CA8: SW for already seized cell phone came from SW for far more; apparently created confusion, but not suppression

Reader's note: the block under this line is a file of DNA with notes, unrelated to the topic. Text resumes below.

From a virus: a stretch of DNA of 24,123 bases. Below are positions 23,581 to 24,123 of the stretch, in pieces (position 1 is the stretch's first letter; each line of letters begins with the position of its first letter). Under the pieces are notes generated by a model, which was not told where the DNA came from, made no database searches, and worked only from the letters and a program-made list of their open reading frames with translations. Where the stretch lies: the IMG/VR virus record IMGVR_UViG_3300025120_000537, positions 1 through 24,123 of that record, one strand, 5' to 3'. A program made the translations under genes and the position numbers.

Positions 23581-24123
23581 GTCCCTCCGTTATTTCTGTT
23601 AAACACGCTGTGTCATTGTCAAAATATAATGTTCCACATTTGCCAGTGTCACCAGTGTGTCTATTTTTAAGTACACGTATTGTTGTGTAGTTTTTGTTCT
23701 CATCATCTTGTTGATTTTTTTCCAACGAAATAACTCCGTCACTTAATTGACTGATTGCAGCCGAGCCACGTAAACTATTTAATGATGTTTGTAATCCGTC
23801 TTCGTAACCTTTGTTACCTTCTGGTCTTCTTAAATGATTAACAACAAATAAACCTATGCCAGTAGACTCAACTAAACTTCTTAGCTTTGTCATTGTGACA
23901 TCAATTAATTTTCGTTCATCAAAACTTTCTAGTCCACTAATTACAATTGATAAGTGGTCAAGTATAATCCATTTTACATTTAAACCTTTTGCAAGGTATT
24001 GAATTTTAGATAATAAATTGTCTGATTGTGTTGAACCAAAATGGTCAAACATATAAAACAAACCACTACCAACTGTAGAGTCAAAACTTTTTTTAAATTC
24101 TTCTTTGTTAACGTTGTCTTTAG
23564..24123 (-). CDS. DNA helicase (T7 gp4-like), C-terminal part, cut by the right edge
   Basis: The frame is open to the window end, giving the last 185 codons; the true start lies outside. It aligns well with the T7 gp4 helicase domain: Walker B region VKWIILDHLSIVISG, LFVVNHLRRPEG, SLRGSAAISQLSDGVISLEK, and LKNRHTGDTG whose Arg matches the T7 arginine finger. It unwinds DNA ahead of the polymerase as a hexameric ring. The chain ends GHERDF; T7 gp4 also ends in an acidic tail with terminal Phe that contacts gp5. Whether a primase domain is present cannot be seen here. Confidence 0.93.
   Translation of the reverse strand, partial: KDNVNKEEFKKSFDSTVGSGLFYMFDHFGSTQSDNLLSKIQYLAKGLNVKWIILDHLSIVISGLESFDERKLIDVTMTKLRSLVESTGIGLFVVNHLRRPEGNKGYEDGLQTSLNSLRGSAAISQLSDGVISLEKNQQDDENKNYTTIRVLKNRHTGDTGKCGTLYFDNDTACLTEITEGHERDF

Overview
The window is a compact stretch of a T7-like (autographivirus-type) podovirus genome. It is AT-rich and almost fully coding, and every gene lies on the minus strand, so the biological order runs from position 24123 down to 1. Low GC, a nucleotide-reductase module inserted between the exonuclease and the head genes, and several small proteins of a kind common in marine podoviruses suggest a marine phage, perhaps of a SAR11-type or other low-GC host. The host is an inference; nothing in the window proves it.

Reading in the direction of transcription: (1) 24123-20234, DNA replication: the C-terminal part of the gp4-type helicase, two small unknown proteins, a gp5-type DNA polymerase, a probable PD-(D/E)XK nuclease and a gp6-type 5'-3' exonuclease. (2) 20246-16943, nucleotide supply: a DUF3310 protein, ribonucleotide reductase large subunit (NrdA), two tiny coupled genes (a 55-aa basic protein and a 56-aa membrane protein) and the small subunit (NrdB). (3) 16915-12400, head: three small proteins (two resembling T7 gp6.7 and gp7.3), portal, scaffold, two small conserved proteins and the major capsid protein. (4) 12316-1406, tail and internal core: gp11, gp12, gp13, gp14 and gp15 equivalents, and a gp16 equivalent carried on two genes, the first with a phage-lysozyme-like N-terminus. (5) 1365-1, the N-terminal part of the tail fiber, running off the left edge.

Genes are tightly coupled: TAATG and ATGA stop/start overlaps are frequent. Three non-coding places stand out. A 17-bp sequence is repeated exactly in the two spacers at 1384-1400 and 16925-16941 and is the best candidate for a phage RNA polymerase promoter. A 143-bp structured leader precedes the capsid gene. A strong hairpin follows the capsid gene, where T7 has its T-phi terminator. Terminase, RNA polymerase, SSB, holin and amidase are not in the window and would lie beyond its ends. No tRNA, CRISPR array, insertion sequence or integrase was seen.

Officers had seized defendant’s phone and applied for a search warrant for it and other things at the same time, and that led to a motion to suppress the phone search. “Suellentrop argues that the search of the phone was unlawful because it was beyond the scope of the warrant. Under the Constitution, however, the question is whether the officers reasonably believed that the warrant authorized the search, even if their interpretation was mistaken. United States v. Houck, 888 F.3d 957, 961 (8th Cir. 2018). The Fourth Amendment allows for some ‘honest mistakes’ that are made by officers in the process of executing search warrants. Maryland v. Garrison, 480 U.S. 79, 87, 107 S. Ct. 1013, 94 L. Ed. 2d 72 (1987). [¶] Given the circumstances, we conclude that it was not unreasonable for investigators to believe that the state warrant authorized the search of Suellentrop’s phone, along with other electronic devices that might be found at Suellentrop’s residence. The warrant is not a model of clarity.” Still, the good faith exception applies. United States v. Suellentrop, 2020 U.S. App. LEXIS 9430 (8th Cir. Mar. 26, 2020).

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